How Convenient

By  |  December 8, 2011 | 

It’s an epiphany.  I had a striking, “ah-HA!” moment this week.  I’d liken it to my ever so brief understanding of the importance of hydrogen bonding for life to exist on earth, but I can’t remember the details well enough to fully understand it anymore.  Not so this time.  This one I’ll remember.

I’ve been digging through cost data for our practices along with benchmarks for the same.  In this case, I’ve been looking through the 2011 MGMA Cost Survey, but one could reference data from a variety of sources.  Regardless of the source, the trend is striking and undeniable.  Hospital owned practices have large reported deficits while independent or corporate-owned practices have balanced revenue and expenses.

“Yeah, whatever.  We have to operate on a subsidy to get by,” you say.  Well, hold on there.  Some hospitalist practices do not utilize hospital support payments and operate only on professional revenue. Meanwhile, other types of practices appear to be in the hospital support game too.  I found it interesting to see Cardiology, Family Practice, and Internal Medicine as hospital owned practices which are operating at significant deficits, yet these practices are NOT widely reported as receiving support from the hospital.

What gives?

Standard Accounting Practice.



The tables within the same specialty where there’s both hospital owned and NON-hospital owned groups tell the tale.  The hospital owned groups are losing money, big hand-over-fist money, while the independent groups eek-out a small remaining profit.  The hospital owned groups have some decreased costs with greatly reduced revenues compared to the non-hospital groups.  One could assume that the hospitals do a horrible job running their businesses, but that wouldn’t accurately explain the losses.  No one operates at a 10% loss and survives, let alone a 50%, 100%, or 200+% loss!  No, you close the doors and move on.  The bills have to be paid.  Food has to come home to the table.

One must assume that some of the costs and revenue for these practices is “off books” for that owned practice.  Meanwhile the master ledger for the hospital has to balance, and it does.  Most hospitals post a small percentage profit per year on operations.  So those losses on, say, a family practice office, must be offset somewhere else.  A different operation in the hospital must be posting a profit derived from the extra revenue they show relative to decreased costs on their part of the business.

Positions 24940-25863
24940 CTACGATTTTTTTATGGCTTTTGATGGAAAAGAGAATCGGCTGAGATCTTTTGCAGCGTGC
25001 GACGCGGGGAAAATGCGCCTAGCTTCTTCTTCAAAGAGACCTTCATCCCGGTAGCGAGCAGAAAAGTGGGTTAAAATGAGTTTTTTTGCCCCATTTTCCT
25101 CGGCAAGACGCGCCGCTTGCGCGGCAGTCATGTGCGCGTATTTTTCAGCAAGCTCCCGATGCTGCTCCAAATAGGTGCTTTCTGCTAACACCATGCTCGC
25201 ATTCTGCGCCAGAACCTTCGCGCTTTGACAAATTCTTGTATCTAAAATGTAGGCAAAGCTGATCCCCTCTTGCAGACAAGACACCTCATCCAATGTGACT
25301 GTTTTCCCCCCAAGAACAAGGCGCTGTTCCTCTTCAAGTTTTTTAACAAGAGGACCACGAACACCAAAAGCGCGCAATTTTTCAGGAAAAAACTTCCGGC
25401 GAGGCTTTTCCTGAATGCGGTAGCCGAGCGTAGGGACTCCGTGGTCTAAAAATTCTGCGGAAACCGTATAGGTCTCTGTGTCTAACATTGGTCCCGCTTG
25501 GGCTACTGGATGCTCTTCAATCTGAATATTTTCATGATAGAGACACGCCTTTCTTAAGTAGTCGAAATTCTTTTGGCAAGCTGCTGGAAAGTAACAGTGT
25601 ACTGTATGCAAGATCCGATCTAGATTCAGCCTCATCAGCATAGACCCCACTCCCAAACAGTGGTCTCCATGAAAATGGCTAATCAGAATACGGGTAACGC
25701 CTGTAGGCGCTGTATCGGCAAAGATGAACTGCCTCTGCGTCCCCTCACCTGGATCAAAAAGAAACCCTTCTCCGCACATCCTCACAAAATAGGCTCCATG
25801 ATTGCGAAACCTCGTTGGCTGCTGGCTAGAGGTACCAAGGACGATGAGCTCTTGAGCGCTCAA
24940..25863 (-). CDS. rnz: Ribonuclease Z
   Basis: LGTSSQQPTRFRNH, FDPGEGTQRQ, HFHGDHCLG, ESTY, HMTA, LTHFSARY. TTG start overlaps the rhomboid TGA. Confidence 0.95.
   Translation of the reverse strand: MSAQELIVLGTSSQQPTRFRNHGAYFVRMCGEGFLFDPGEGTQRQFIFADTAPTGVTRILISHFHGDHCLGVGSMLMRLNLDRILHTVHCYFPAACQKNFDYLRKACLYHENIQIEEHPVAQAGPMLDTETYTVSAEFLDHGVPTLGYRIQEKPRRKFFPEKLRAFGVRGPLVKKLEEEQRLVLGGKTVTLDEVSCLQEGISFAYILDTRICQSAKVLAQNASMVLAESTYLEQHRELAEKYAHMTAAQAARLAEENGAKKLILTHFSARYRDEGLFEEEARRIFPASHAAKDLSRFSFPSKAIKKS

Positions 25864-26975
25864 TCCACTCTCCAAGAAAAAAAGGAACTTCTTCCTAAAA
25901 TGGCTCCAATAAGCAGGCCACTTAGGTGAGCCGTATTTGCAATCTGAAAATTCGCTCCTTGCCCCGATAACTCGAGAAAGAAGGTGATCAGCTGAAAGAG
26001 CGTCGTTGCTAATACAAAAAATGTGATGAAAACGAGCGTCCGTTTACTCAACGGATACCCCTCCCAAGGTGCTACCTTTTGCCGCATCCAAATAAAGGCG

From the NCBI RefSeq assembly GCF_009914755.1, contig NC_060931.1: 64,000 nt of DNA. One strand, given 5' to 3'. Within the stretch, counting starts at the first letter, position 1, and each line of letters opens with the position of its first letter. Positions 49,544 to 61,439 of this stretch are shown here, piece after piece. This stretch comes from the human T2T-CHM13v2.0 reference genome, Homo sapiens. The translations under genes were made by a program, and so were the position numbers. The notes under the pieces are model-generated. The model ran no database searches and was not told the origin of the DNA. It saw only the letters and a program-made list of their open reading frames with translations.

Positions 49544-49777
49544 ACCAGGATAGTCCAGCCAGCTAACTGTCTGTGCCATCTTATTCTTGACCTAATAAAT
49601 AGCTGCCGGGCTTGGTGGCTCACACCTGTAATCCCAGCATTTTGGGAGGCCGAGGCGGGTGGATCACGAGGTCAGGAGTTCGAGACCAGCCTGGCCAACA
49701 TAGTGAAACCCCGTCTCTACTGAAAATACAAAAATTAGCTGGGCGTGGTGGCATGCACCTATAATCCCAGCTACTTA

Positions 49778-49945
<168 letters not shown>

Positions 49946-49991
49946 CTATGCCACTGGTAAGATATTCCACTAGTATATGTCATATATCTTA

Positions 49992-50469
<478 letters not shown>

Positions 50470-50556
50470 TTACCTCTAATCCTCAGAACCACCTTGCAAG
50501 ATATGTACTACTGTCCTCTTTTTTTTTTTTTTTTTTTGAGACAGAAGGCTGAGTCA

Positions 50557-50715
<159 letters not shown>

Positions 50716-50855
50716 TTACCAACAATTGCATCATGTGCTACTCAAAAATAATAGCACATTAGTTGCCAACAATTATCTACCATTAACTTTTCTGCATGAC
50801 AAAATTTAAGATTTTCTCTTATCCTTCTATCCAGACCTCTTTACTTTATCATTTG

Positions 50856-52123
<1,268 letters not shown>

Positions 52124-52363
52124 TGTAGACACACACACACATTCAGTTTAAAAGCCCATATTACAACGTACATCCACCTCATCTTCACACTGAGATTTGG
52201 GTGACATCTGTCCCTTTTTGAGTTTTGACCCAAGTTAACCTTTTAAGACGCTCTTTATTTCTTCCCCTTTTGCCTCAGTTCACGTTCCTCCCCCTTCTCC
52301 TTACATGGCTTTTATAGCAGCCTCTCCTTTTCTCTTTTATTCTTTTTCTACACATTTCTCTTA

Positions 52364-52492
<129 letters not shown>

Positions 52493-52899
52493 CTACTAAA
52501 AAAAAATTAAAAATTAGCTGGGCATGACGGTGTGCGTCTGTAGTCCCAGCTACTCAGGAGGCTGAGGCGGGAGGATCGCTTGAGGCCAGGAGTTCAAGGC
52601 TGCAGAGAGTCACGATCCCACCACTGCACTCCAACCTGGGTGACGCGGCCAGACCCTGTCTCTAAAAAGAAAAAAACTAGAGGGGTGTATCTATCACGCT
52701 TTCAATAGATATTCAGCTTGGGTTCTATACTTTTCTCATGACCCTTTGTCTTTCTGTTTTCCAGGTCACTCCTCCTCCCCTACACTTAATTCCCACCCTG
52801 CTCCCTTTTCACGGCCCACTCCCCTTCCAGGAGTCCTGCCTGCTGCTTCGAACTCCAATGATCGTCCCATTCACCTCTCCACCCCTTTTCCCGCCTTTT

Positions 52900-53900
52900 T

WHERE did the revenue from the FP office go?

It went to radiology.  It went to the laboratory.  It went to a bunch of other hospital owned entities that directly benefit from delivering patient care to the FP’s patients based on the orders of the physician.  Those ledgers show a profit because they do not have to bear the cost of the ordering or referring providers, nor do they carry the recruiting, building, electricity, malpractice, workers compensation, retirement plan, health insurance, or other myriad costs of operating an independent practice.  No, these departments get to show the increased revenues without having to bear the entire cost of revenue generation for their department.

Why do hospitals do this?  Because it’s how they’ve always done it?  Yes, but only in part.  They continue the practice because it benefits the Board, which means it benefits the C-suite too.  Showing a profit on operations is good.  It speaks to efficiency and good stewardship and smart decisions on the budget.  Meanwhile, showing a loss on providers is, “well, err, ummm… Good.”  Heck, it might even be great!  It means the hospital couldn’t possibly afford to increase provider pay or hire another FTE to balance workload.  And no, you can’t take credit for the ancillary revenue generated from your practice because that would violate the “pay-per-click” guidance from Stark law… Nice try though.

It brings me back to another memory from my college days, that being Dana Carvey on Saturday Night Live’s “Church Chat” asking a leading question followed by an answer that he found less than optimal.  The standard response from Carvey, as always… “How Convenient.”


OK… Here’s “Choppin’ Broccoli” too.

Sheesh.  I’m showing my age.




  1. Brad Flansbaum
    Brad Flansbaum December 8, 2011 at 10:21 pm - Reply

    A few comments:

    1 “Cardiology, Family Practice, and Internal Medicine as hospital owned practices which are operating at significant deficits, yet these practices are NOT widely reported as receiving support from the hospital.”